The Long Hall is an institution. Its candy cane flourished façade serves as an instantly recognizable beacon to even the most poorly-sighted of drinkers while conversely taunting and teasing thirsty commuters awaiting the bus across the road. Recently it was awarded the title of Dublin’s best pub, an accolade it holds alongside the honour of being 251 years old.

 

Sitting on that illusive part of George’s St where it transforms into Aungier St, The Long Hall is another exemplary snapshot of Victorian pub architecture – carpeted and painted in that shade of wine that was obviously going cheap back in the 1800s the pub will be a familiar sight to anyone who has set foot in any contemporary Victorian premises in the capital. Ornate woodwork and sepia toned portraits adorn the walls along with muskets and other such Victorian relics. The divine glimmering of glorious liquor behind the bar is emphasised by the installation of small tiled mirroring along the structural features of the woodwork.

It’s a very characterful pub and for all its Victorian charm, it’s not without some rock and roll credentials too – Phil Lynott sat forlornly at the bar of this pub in the video for his song ‘Old Town’. It’s also a well-known fact that Bruce Springsteen rarely visits our shores without dropping in for a pint.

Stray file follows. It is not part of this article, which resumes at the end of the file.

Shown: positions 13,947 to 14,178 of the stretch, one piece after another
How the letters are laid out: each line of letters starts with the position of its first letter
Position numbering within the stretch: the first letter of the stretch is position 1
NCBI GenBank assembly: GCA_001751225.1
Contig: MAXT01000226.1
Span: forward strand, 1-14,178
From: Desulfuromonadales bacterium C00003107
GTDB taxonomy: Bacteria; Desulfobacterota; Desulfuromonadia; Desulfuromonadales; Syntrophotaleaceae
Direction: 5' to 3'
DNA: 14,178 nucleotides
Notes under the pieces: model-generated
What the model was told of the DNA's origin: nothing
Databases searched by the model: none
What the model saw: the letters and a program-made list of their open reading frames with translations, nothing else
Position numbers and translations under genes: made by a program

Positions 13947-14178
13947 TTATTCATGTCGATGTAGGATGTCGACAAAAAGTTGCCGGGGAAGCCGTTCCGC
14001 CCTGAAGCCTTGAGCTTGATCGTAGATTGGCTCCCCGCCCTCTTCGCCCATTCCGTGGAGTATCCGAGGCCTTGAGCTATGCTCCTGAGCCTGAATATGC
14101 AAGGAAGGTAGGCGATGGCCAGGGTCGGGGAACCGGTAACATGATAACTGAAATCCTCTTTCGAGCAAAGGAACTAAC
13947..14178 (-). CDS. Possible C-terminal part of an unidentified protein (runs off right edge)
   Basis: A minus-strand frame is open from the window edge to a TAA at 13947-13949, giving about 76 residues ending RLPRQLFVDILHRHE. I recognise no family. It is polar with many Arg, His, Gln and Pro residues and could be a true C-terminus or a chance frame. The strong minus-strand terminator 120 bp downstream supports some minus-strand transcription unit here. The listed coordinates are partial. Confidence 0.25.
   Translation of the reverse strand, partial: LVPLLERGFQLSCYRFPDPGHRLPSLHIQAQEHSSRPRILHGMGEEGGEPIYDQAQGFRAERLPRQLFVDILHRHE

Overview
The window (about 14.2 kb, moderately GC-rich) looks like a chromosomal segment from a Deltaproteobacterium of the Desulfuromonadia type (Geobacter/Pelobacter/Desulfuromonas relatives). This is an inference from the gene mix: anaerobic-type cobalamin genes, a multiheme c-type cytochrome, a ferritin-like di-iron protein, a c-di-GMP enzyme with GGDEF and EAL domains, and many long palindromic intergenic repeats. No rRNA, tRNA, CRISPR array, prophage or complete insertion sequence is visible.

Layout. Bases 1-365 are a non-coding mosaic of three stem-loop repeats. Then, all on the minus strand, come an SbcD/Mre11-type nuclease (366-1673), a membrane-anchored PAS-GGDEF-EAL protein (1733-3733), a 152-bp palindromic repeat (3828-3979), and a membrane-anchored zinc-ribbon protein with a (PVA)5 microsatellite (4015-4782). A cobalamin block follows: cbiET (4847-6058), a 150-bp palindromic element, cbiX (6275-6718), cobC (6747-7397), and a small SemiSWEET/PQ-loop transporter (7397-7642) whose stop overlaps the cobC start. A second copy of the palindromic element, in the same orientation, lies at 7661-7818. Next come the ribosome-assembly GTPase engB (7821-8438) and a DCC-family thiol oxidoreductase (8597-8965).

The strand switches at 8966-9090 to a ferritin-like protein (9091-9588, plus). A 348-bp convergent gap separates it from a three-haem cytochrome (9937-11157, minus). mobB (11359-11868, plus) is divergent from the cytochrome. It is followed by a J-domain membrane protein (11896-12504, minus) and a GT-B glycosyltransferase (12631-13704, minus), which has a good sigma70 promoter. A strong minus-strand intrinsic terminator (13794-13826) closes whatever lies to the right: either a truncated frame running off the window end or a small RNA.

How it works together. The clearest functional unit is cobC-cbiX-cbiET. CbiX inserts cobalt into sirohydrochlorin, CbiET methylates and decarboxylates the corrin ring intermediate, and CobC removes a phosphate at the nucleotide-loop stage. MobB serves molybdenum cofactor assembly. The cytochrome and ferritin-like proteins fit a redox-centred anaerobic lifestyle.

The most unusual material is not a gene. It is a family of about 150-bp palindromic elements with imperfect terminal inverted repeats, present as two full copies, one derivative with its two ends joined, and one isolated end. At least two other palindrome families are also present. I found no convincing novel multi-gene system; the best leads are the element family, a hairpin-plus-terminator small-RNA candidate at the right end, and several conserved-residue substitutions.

For all the pros relating to The Long Hall there is unfortunately a con which we can’t overlook. The price of the pint. The sinking feeling that comes with receiving less change than expected is one I’m sure The Boss doesn’t have to concern himself with, but unfortunately us mere mortals aren’t afforded that particular luxury. Returning to the table I quietly whispered to myself that this ought to be the best pint I’d ever had… It was.

The Long Hall is a picture perfect example of the Dublin Pub and is not to be ignored by anyone seeking to experience a true representation of this city’s pub culture.

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